Graphic Images on Cigarette Packages
The Food and Drug Administration (FDA) currently requires health warning labels on all cigarette packaging in the United States. Although prominent, these text warning labels do not always deter consumers from smoking.
Published in the journal PLOS ONE, a study focuses on whether graphic images along with the text warnings would discourage more people from continuing this habit. Two hundred and forty four adults participated in this study. They all smoked between five and 40 cigarettes a day. The smokers were provided with modified packages of cigarettes of their choice. Some packages just had text warnings while others contained different graphic images. An example of a graphic image is a man smoking through a hole in his throat due to a tracheostomy. When they exchanged the packages for new ones, they responded to survey questions.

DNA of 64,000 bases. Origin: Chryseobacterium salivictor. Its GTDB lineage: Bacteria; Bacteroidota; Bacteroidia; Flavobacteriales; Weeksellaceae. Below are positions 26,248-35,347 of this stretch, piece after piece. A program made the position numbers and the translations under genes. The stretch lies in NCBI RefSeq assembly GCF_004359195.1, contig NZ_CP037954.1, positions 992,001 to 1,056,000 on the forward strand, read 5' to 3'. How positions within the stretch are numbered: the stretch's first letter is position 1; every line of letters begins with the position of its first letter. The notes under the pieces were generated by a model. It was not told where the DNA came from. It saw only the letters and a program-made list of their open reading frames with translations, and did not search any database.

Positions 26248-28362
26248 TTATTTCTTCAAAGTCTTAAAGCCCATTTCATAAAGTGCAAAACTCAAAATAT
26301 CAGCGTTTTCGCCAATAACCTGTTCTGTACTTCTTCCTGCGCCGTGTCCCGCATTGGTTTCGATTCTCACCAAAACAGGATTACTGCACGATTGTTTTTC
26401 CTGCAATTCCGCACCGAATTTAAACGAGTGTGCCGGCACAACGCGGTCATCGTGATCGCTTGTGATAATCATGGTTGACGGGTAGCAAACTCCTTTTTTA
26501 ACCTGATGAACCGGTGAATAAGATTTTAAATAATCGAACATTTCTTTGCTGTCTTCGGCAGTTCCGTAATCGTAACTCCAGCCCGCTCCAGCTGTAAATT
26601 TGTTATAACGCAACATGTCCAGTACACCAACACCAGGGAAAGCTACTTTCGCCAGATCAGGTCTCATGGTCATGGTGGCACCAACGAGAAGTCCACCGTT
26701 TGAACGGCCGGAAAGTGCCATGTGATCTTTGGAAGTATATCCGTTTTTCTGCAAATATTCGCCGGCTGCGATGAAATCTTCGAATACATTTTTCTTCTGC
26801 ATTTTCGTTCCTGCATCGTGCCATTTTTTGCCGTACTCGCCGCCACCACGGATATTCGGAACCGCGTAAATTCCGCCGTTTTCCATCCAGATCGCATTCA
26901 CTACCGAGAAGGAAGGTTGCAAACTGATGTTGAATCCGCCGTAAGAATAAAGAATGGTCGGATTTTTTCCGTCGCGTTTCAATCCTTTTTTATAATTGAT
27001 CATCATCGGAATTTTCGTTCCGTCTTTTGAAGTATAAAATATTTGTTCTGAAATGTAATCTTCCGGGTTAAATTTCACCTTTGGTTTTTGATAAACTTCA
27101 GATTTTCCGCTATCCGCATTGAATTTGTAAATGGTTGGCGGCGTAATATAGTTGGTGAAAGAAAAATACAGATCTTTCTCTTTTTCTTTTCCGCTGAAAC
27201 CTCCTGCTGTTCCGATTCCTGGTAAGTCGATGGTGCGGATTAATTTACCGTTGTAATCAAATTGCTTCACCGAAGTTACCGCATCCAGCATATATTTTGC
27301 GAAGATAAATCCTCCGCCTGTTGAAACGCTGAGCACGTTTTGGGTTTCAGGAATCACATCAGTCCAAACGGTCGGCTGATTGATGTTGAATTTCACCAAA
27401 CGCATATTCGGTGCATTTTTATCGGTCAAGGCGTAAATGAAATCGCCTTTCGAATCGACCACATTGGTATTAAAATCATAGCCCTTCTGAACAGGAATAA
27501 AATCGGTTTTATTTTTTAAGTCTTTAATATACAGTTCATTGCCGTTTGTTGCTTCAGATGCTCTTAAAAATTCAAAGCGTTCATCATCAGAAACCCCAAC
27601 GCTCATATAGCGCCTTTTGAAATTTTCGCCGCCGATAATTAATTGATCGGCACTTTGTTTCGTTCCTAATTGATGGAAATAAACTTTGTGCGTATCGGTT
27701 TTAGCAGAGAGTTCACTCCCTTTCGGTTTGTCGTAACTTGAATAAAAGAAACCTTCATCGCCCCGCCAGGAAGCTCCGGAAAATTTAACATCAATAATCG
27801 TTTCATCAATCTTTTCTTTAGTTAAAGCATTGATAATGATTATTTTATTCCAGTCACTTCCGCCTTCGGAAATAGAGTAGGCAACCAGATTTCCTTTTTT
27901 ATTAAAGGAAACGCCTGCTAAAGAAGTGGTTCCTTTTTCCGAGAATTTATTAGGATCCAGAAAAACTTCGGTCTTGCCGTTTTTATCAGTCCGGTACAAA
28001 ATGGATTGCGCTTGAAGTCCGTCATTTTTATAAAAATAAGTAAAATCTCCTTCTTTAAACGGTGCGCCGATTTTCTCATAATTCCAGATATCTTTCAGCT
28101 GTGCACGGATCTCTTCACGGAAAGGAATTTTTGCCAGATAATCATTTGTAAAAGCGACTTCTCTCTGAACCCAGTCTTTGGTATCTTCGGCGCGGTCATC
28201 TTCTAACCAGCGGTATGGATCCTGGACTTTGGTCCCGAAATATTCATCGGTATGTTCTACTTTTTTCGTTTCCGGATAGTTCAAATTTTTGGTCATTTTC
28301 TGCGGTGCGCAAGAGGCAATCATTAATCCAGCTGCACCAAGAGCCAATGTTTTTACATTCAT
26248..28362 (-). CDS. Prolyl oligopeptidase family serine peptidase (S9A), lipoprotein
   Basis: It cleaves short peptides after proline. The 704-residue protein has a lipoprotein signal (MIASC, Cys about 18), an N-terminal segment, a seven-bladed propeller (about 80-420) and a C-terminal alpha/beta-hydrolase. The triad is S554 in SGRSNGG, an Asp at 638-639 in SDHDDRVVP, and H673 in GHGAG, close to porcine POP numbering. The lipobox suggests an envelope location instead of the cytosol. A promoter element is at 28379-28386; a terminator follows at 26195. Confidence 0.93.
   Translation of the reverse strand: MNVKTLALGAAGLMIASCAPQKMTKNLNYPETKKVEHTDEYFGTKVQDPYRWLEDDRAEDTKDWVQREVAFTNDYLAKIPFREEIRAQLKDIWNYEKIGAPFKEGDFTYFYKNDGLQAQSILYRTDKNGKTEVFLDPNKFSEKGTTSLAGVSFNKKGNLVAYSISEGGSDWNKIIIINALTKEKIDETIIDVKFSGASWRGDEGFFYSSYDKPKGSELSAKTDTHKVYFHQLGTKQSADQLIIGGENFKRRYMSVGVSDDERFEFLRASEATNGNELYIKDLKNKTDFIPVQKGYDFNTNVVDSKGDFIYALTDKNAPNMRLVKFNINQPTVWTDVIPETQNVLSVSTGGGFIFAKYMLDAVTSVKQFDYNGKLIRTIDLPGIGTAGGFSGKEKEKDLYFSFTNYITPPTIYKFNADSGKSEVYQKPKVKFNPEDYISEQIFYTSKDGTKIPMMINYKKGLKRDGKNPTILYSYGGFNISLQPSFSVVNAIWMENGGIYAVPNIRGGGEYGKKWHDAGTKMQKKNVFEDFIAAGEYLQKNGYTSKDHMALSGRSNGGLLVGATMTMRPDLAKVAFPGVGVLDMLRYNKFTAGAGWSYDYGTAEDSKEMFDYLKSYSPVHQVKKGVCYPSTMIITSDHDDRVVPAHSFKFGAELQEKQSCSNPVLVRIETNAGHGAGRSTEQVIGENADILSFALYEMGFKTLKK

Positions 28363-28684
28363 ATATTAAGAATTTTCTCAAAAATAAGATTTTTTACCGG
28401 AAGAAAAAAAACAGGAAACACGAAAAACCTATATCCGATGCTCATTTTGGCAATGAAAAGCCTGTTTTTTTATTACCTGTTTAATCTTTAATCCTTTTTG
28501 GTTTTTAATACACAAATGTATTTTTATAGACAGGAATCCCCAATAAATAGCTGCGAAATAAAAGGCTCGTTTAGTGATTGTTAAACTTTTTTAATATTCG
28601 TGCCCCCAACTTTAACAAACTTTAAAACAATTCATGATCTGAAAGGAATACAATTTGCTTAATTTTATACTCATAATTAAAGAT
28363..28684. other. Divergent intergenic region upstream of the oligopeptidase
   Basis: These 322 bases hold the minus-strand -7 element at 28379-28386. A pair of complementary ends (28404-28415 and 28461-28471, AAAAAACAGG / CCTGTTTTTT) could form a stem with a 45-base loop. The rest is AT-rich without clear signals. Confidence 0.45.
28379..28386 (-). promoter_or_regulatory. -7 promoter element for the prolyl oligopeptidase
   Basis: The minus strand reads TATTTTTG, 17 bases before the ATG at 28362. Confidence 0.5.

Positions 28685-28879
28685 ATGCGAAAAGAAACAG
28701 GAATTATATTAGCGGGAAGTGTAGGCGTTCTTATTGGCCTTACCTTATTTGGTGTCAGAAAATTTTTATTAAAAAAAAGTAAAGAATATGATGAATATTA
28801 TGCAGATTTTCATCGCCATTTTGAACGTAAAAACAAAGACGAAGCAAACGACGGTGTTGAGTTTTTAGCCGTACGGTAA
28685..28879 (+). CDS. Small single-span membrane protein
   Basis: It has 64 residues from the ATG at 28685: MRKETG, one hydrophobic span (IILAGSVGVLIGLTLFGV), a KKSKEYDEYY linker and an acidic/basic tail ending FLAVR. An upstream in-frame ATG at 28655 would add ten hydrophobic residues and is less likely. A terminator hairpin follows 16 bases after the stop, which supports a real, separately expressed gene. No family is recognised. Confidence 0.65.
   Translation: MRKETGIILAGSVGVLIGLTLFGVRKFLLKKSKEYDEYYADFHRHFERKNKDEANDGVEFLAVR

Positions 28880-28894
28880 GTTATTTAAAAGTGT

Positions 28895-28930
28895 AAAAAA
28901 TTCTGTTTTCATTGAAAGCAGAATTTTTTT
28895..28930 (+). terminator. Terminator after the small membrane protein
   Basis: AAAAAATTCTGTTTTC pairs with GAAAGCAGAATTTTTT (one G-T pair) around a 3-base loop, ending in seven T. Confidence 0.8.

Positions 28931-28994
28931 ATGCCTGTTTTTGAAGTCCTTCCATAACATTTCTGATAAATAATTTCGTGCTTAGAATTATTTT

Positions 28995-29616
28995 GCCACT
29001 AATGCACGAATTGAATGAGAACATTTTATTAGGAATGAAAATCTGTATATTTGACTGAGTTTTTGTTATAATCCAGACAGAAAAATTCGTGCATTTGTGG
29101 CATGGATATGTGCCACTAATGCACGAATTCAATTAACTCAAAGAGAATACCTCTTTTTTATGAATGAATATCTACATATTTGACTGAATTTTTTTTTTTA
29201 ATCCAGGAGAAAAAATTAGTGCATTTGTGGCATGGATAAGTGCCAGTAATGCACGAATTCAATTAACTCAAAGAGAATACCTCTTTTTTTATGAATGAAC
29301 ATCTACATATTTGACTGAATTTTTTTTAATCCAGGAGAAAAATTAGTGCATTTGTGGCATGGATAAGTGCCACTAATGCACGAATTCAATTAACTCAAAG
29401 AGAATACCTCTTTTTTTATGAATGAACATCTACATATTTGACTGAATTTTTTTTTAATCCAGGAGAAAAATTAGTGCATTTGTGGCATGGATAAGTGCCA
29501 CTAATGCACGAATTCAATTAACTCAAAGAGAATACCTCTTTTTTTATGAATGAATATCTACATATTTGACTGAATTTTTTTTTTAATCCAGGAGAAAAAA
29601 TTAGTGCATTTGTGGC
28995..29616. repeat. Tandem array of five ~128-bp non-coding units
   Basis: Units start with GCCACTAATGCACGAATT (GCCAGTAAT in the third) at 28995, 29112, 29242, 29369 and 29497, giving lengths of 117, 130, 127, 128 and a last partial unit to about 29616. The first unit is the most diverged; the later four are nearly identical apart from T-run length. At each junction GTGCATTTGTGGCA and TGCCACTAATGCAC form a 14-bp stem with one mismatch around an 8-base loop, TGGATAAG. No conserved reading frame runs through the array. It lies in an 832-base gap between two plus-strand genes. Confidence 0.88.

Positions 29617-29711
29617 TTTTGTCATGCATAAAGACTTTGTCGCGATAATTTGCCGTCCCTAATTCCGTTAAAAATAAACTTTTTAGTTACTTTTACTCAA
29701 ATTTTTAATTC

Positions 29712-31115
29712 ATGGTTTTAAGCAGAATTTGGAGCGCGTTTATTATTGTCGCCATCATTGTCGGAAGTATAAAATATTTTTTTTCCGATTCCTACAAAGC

Those who received packages with the graphic images had more negative feelings about smoking after a four week period. When combined with the text warnings, the graphic images became more credible to the smokers. These smokers stated that because of their new feelings, they intended to quit.